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Project: The Insurance Transparency Project

Dean Starkman took an in-depth look at the insurance industry through his blog, InsuranceTransparencyProject.com, which offers commentary and original reporting on political, legal, and corporate news affecting the insurance aftermath; he contributed to several newspapers and is also working on a book and a data-collection project in Bay St. Louis, MS.

Starkman spoke in detail about the various aspects of his project:

My mandate as an OSI Katrina Media Fellow was to explore the insurance industry's response to Hurricane Katrina, which I suspected when I applied for the grant would evolve into a critical—and under-covered—component of the post-disaster period. This has turned out to be the case.

Over time, it became clear the topic could not adequately be covered piecemeal, particularly given limited interest among national publications for post-Katrina news of any sort, let alone news about insurance. The project therefore evolved and took on three components.

The first is the blog, which offers commentary and original reporting on the rapidly unfolding political, legal, and corporate news affecting the insurance aftermath. The Insurance Transparency Project, as it came to be known, has grown to reach a small but important readership that includes key political, legal, and insurance industry figures, as well as academics, top media professionals, and residents of the Gulf area.

The second component is a data-collection project, which includes an effort to map insurance outcomes in a single neighborhood in Bay St. Louis, MS, superimposing data collected from individual families onto satellite maps.

This project is an attempt to redress what I see as the primary problem with the U.S. insurance system: An information imbalance, in which insurers—and only insurers—have access to the aggregate data related to the performance of the industry and of individual insurers. Under the current system, only insurers know how much they have paid per claim in the aftermath of Katrina. And this is the only relevant question. Data collection is key and is arduous, as it involves approaching, one at a time, individual families, many of whom are locked in legal struggles with their insurers and are often following legal advice (misguided, in my view) not to disclose their claim status. Most lawsuits against insurers are settled, and all settlements include confidentiality provisions, which protect only insurers. However, some neighborhoods have banded together to share information. I am working with one such neighborhood group to collect data from two or three dozen families. I plan to travel to the area on September 1, 2007, to attend a quarterly meeting of the group and hopefully complete the data collection.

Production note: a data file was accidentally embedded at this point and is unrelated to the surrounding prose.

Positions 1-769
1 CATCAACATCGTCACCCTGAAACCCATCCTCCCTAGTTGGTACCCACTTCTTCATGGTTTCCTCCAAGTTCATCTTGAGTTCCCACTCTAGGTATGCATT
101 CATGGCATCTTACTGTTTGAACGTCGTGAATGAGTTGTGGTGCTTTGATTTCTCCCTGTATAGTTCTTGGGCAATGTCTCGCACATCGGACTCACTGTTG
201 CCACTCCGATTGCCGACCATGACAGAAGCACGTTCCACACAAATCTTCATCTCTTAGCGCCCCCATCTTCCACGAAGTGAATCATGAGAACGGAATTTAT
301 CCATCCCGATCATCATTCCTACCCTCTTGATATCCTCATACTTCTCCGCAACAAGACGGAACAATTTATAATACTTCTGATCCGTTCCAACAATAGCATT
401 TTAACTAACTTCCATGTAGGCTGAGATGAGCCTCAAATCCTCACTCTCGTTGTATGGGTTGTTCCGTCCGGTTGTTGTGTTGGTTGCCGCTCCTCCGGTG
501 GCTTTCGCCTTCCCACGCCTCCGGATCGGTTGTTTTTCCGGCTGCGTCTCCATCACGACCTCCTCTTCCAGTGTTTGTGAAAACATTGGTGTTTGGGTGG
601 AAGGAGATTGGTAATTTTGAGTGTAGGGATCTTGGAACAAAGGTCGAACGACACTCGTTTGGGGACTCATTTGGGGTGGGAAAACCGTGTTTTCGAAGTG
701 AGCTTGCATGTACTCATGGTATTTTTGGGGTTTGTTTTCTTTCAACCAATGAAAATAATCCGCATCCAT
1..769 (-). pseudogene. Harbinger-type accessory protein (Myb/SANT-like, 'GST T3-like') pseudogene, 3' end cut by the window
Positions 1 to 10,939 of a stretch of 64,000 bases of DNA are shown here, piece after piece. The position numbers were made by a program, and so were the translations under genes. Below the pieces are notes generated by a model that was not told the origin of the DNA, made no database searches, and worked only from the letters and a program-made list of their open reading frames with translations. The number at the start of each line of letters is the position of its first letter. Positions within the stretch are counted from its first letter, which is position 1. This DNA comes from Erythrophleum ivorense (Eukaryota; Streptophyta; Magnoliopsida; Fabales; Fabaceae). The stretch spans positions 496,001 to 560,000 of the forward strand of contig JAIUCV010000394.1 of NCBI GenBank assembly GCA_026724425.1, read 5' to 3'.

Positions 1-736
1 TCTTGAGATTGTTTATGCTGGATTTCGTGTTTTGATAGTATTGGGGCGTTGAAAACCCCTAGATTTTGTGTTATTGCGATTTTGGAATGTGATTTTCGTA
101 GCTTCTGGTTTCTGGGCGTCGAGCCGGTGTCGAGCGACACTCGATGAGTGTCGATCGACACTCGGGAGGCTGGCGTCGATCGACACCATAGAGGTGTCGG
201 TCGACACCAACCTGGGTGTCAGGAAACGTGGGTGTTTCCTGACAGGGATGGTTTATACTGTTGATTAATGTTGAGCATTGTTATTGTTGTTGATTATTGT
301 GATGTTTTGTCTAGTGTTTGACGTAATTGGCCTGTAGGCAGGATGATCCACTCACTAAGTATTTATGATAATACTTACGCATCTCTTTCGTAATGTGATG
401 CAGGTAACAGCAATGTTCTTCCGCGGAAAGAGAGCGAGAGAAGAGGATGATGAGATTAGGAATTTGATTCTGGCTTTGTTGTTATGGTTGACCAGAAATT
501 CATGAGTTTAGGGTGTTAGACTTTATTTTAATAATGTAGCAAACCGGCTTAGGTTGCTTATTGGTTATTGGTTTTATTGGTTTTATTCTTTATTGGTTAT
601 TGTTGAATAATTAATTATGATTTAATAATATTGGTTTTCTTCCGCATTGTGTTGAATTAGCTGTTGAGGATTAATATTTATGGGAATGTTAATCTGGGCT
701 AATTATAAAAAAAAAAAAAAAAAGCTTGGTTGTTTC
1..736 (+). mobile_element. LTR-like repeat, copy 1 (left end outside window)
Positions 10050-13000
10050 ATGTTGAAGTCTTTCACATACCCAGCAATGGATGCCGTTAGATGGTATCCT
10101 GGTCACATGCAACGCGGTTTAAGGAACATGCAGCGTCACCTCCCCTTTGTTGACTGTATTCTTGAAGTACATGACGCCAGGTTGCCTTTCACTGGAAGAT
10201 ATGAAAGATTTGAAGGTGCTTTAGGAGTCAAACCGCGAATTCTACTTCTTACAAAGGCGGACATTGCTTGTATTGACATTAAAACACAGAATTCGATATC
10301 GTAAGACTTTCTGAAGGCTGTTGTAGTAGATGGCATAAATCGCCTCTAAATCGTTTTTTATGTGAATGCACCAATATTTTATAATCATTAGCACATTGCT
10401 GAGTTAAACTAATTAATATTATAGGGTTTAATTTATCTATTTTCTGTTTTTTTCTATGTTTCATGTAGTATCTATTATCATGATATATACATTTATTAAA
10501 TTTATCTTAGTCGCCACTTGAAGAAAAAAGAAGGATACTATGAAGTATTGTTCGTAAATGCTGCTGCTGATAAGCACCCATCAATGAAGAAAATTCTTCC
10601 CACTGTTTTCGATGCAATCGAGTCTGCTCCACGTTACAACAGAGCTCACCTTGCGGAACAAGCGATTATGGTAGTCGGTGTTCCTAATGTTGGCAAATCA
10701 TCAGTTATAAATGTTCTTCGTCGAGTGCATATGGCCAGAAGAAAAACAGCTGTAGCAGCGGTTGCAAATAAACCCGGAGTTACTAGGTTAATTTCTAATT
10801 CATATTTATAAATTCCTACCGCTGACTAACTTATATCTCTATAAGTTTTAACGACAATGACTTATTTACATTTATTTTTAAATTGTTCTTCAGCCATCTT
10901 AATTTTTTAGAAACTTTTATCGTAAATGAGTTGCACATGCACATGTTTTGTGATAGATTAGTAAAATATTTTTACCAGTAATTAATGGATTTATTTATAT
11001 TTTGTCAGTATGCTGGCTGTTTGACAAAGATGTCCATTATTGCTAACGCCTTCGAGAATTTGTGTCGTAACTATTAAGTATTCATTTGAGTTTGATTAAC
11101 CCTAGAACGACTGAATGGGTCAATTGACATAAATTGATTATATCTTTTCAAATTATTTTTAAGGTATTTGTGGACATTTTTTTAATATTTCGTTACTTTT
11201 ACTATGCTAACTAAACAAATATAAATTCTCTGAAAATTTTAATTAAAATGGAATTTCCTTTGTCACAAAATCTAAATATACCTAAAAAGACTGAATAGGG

The third and most important component is a book. Reporting on the insurance industry post-Katrina, I realized that the industry's response to the 2005 disaster was only, in fact, the tip of a much larger story about the U.S. insurance system. The industry's response in the Gulf, and the enormous amount of conflict that resulted, is far from a one-time problem, but is of a piece with the insurance industry's response to disasters dating back to at least Hurricane Andrew in 1992, and extending through tornadoes in Oklahoma in 1999, the terror attacks of 2001, Hurricane Isabel in 2003, and the four-hurricane season in Florida in 2004.

What's more, consumers' conflicts with insurers extend far beyond so-called property/casualty lines of insurance to encompass disability care, long-term health care, the well-documented problems with the health insurance system, and into commercial coverage—where even sophisticated, well-heeled corporations find themselves locked in legal struggles for years to force insurers to perform, just as thousands of Gulf-area families are doing right now. The book will trace the evolution of the industry to explain how it has come to its current state of crisis, in which insurers posted record profits in 2005 and 2006, even as an entire region's economy remains frozen because of skyrocketing insurance rates and unpaid claims.


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